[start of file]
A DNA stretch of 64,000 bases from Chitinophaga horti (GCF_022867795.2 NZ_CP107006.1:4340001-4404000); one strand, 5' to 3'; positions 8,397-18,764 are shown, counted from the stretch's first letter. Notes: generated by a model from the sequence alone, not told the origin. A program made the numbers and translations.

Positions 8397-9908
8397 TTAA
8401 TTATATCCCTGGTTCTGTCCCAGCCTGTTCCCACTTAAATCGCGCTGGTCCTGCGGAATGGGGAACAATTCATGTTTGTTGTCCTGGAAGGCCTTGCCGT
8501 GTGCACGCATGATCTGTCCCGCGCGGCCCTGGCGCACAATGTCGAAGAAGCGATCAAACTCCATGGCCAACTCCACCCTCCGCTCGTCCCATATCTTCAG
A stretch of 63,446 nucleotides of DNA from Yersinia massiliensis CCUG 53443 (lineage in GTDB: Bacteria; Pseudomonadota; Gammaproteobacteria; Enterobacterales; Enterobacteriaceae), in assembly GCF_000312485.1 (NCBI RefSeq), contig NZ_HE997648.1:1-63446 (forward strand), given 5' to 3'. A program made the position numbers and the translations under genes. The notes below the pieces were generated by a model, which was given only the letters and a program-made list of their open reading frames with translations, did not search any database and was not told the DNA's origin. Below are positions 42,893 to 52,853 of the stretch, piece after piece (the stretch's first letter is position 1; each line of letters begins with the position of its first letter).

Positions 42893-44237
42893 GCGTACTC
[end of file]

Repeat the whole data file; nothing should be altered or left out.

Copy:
A DNA stretch of 64,000 bases from Chitinophaga horti (GCF_022867795.2 NZ_CP107006.1:4340001-4404000); one strand, 5' to 3'; positions 8,397-18,764 are shown, counted from the stretch's first letter. Notes: generated by a model from the sequence alone, not told the origin. A program made the numbers and translations.

Positions 8397-9908
8397 TTAA
8401 TTATATCCCTGGTTCTGTCCCAGCCTGTTCCCACTTAAATCGCGCTGGTCCTGCGGAATGGGGAACAATTCATGTTTGTTGTCCTGGAAGGCCTTGCCGT
8501 GTGCACGCATGATCTGTCCCGCGCGGCCCTGGCGCACAATGTCGAAGAAGCGATCAAACTCCATGGCCAACTCCACCCTCCGCTCGTCCCATATCTTCAG
A stretch of 63,446 nucleotides of DNA from Yersinia massiliensis CCUG 53443 (lineage in GTDB: Bacteria; Pseudomonadota; Gammaproteobacteria; Enterobacterales; Enterobacteriaceae), in assembly GCF_000312485.1 (NCBI RefSeq), contig NZ_HE997648.1:1-63446 (forward strand), given 5' to 3'. A program made the position numbers and the translations under genes. The notes below the pieces were generated by a model, which was given only the letters and a program-made list of their open reading frames with translations, did not search any database and was not told the DNA's origin. Below are positions 42,893 to 52,853 of the stretch, piece after piece (the stretch's first letter is position 1; each line of letters begins with the position of its first letter).

Positions 42893-44237
42893 GCGTACTC